Each week, we attempt to bring our readers the most pertinent news with regard to tax legislation, administration, and adjudication. Frequently, we post stories about taxpayers who engage in tax fraud and are sentenced to prison because of it. There are likely some readers who believe that those who receive jail time for tax fraud are rare exceptions and that the government wouldn’t spend taxpayer dollars to prosecute and seek jail time for every individual that is believed to have violated the law. But as the recent sentencing of a civil rights champion has demonstrated: it doesn’t matter who you are, if you have committed a tax crime, you will go to prison.
According to reports of several news outlets, Representative Tyrone Brooks, 70, who served in the Georgia House of Representatives for over 35 years, was sentenced to serve a year and a day in a federal prison for tax fraud and wire fraud. U.S. District Judge Amy Totenberg handed down the ruling last week. Brooks, who had dedicated his life to public service, had been involved in politics for over 55 years prior to his resignation in 2015.
At trial, prosecutors showed that Brooks made material misrepresentations when soliciting for donations that were purportedly going to be used to fund programs that Brooks had set up to help underprivileged children learn to read in Georgia. He told potential supporters that the programs were wildly successful and that they needed additional funding to grow. In reality, federal prosecutors showed that most of the funding for the literacy program had gone to pay for Brooks’ personal expenses. Prosecutors and the judge both agreed that although Brooks was not living an extravagant lifestyle on the dime of those who donated to the program, he had not used the funds for the purposes that he had represented.
The defense team for Brooks had argued that he was the victim of poor bookkeeping. They based their defense strategy on the premise that the professionals hired by Brooks had commingled the funds of the literacy program to such an extent that it was impossible for him to decipher what were personal funds and were funds meant for his charitable program. Federal prosecutors took the position that bookkeeping blunders weren’t to blame and that Brooks had compounded his problems by making patently false statements to potential donors.
When the federal judge sentenced Brooks, she recognized his extensive career in public service. But in doing so, also stated that probation was not appropriate in this case. Her consideration of Brooks’ contributions to the community and reluctance to allow him to serve out his sentence at home goes to show that no matter who you are, if you have committed a federal tax crime, a stay in a federal prison is likely in the cards for you. Brooks is set to appear in front of Judge Totenberg again later this year to determine how much restitution he will be ordered to pay, which will likely be more than $250,000.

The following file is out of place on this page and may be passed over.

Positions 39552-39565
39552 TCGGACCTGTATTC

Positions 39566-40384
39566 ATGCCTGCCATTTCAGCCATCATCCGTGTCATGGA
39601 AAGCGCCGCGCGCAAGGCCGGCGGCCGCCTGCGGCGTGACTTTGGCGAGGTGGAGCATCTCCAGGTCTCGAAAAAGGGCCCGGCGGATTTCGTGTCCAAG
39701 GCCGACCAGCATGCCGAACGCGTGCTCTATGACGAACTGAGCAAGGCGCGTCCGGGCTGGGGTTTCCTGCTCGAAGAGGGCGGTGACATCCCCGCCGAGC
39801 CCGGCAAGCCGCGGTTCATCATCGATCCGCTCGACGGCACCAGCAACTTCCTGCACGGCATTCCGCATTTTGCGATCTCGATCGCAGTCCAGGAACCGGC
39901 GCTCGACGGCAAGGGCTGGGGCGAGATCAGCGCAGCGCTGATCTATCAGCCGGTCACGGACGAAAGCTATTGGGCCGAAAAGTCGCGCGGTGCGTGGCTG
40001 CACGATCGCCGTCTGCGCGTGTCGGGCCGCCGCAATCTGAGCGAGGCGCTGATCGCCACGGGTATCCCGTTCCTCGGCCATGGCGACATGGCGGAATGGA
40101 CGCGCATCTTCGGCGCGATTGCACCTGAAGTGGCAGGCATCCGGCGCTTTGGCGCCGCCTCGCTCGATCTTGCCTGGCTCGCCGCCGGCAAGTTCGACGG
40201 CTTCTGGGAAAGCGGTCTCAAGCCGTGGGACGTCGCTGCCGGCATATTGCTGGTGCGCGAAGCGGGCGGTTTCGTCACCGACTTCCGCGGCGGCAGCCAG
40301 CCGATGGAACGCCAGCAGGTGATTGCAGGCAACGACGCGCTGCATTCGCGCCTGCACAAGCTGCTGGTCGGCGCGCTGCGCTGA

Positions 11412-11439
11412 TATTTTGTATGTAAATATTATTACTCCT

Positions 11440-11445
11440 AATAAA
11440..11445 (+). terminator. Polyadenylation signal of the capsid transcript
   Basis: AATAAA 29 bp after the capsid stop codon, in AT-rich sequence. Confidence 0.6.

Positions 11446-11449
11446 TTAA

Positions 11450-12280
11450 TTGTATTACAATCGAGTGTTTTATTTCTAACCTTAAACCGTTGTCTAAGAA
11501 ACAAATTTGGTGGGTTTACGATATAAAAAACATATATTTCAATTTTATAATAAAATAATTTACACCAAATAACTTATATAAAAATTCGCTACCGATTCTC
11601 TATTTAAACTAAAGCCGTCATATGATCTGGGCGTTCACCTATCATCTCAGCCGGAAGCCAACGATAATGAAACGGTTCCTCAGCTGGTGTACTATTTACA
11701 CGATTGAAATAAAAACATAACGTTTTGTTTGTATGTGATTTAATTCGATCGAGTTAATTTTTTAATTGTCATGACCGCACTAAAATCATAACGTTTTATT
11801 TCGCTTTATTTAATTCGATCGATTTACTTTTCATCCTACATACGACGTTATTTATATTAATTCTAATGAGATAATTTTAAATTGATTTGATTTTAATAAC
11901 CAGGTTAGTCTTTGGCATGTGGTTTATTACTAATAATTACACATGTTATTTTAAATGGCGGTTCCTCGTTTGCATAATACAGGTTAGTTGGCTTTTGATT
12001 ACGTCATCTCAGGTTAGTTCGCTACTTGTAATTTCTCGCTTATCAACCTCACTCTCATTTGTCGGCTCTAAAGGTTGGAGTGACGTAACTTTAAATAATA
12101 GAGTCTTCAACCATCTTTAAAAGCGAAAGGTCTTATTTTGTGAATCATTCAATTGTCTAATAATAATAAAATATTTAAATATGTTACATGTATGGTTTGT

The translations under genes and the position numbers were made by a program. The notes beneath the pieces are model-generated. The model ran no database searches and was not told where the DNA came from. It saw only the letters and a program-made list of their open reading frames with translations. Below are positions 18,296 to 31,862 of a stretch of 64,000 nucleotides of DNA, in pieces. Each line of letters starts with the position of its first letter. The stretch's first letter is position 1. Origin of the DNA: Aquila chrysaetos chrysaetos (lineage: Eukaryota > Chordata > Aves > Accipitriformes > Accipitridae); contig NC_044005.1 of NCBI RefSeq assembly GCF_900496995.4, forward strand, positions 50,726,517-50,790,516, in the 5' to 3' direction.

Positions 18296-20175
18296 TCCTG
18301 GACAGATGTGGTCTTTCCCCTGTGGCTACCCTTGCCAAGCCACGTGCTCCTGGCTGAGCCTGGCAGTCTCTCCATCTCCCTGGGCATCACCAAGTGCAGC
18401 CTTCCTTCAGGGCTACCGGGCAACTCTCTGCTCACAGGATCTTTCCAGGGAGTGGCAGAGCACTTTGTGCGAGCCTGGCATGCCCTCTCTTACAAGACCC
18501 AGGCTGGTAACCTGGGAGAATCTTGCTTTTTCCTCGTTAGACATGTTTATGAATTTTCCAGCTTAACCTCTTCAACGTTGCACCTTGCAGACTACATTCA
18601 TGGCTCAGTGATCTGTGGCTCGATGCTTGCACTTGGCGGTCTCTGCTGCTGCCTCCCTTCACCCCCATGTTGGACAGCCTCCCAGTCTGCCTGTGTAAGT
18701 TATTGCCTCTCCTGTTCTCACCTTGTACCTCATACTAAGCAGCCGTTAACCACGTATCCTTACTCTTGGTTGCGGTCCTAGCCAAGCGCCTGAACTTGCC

If your affairs are being scrutinized by the IRS or state taxing authorities, it is in your best interest to contact an experienced tax attorney as soon as possible. Even if you believe that you can talk your way out of an investigation, it is highly likely that you will end up talking your way into a federal or state prosecution. The IRS and state taxing authorities send their very best investigators and prosecutors to do battle. They know what questions to ask to solicit incriminating responses. Only an experienced tax attorney can provide a buffer between you and the government.
The tax and accounting professionals at the Tax Law Offices of David W. Klasing have extensive experience in assisting taxpayers with various types of tax issues. Whether you are being audited, investigated, or prosecuted, our knowledgeable and highly effective team is ready and willing to zealously advocate for your physical and financial freedom. Don’t go up against the government alone. Contact the Tax Law Offices of David W. Klasing today at (800) 681-1295 or online for a reduced-rate consultation.